Even though many individuals are familiar with bankruptcy in general, few are aware of the differences between a Chapter 7 and a Chapter 13. First, a Chapter 7 bankruptcy is considered a liquidation of assets. A Chapter 13 is a reorganization of debts for an individual with regular income.
In Chapter 7, most unsecured debts are discharged within 3-4 months. During this process your property is generally sold to pay off outstanding debt. However, there are exceptions such as homestead laws that allow you to protect certain assets. The process moves quickly, and creditors cannot contact you while the automatic stay is in effect. Eligibility for Chapter 7 is determined by income and the means test.
Chapter 13, on the other hand, allows a petitioner to keep most of their property, while spreading out the time to pay on past due accounts. The typical payment plan allows the petitioner 3-5 years to catch up on delinquent accounts. This plan must be accepted by all of the petitioner’s creditors and approved by the Trustee. At the end of the payment plan period, any remaining outstanding debts will be discharged. Most individuals will qualify for Chapter 13, however, if an individual has too much in secured or unsecured debt, they may have to file a Chapter 11.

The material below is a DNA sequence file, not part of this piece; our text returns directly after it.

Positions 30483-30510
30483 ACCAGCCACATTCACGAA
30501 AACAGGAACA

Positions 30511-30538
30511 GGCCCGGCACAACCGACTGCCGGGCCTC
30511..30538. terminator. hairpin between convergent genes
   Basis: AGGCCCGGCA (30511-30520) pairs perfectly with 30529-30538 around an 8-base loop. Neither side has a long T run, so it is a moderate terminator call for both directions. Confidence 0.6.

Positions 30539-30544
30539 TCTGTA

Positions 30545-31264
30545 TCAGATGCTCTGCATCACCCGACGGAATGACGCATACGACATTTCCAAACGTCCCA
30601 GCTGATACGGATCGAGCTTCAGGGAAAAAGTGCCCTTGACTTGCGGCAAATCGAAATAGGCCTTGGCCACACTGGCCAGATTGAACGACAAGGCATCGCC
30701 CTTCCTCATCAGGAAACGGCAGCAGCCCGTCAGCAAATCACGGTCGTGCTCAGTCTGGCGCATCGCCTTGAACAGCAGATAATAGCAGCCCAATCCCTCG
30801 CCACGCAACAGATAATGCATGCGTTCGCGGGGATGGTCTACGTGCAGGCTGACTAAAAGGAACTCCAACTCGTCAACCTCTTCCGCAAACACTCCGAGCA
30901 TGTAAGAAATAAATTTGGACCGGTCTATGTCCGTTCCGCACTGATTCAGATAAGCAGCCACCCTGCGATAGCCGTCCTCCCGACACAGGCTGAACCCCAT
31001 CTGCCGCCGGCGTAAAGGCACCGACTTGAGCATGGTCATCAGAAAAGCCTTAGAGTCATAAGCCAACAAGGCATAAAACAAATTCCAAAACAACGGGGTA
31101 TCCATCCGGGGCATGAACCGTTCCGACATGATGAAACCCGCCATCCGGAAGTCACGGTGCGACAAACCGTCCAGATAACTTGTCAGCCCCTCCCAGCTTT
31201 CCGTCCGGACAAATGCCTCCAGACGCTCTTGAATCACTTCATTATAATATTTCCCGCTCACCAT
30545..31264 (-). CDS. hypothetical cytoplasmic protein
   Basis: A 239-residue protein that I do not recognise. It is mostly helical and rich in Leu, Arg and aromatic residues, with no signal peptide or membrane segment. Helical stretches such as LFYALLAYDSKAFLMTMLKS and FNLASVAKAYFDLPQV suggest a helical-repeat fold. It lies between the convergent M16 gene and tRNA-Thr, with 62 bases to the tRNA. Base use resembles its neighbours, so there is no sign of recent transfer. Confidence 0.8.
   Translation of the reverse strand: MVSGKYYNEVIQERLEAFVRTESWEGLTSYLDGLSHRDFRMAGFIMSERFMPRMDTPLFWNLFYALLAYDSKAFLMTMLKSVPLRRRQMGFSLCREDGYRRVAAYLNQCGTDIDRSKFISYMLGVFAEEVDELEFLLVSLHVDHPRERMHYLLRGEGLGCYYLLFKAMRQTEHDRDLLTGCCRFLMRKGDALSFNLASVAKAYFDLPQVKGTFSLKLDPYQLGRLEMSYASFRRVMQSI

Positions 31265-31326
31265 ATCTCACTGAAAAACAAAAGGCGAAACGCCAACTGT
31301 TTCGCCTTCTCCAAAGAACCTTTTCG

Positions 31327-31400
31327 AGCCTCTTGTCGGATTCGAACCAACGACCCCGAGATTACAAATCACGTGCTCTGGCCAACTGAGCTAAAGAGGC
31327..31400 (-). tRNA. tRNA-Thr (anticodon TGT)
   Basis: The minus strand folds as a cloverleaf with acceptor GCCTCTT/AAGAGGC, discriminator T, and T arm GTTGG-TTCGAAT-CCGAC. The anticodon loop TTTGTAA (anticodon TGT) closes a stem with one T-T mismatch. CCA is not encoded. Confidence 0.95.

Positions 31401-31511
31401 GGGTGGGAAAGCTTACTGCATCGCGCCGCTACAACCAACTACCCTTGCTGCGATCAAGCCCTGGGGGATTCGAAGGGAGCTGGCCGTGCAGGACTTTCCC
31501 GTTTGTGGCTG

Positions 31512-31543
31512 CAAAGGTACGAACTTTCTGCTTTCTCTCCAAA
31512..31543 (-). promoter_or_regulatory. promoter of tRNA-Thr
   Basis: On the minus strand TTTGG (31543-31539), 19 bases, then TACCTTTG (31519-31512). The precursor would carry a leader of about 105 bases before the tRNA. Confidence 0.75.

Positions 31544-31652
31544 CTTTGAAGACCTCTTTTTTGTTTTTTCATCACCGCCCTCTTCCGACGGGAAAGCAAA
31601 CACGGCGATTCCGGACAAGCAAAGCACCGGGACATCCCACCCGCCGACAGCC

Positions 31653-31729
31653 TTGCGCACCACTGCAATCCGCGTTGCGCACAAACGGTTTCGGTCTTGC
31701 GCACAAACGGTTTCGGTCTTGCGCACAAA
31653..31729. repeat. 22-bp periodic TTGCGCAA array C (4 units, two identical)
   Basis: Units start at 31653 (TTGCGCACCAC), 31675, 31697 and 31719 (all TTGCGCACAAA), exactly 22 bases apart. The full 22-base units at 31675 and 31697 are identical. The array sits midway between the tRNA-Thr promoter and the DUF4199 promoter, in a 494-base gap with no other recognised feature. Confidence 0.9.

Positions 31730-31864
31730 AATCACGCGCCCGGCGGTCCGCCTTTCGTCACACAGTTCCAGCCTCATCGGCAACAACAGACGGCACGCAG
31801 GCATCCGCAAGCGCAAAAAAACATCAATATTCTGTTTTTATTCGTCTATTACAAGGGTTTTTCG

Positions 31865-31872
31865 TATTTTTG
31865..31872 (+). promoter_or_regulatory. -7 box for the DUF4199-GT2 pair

Emergency Chapter 13 is also a tool frequently used by individuals to prevent foreclosure of their homes. This allows a petitioner to file an incomplete bankruptcy petition quickly to stop a foreclosure sale and amend it with complete information within 14 days.
Contact an experienced bankruptcy attorney to find out if Chapter 7 or Chapter 13 is right for you.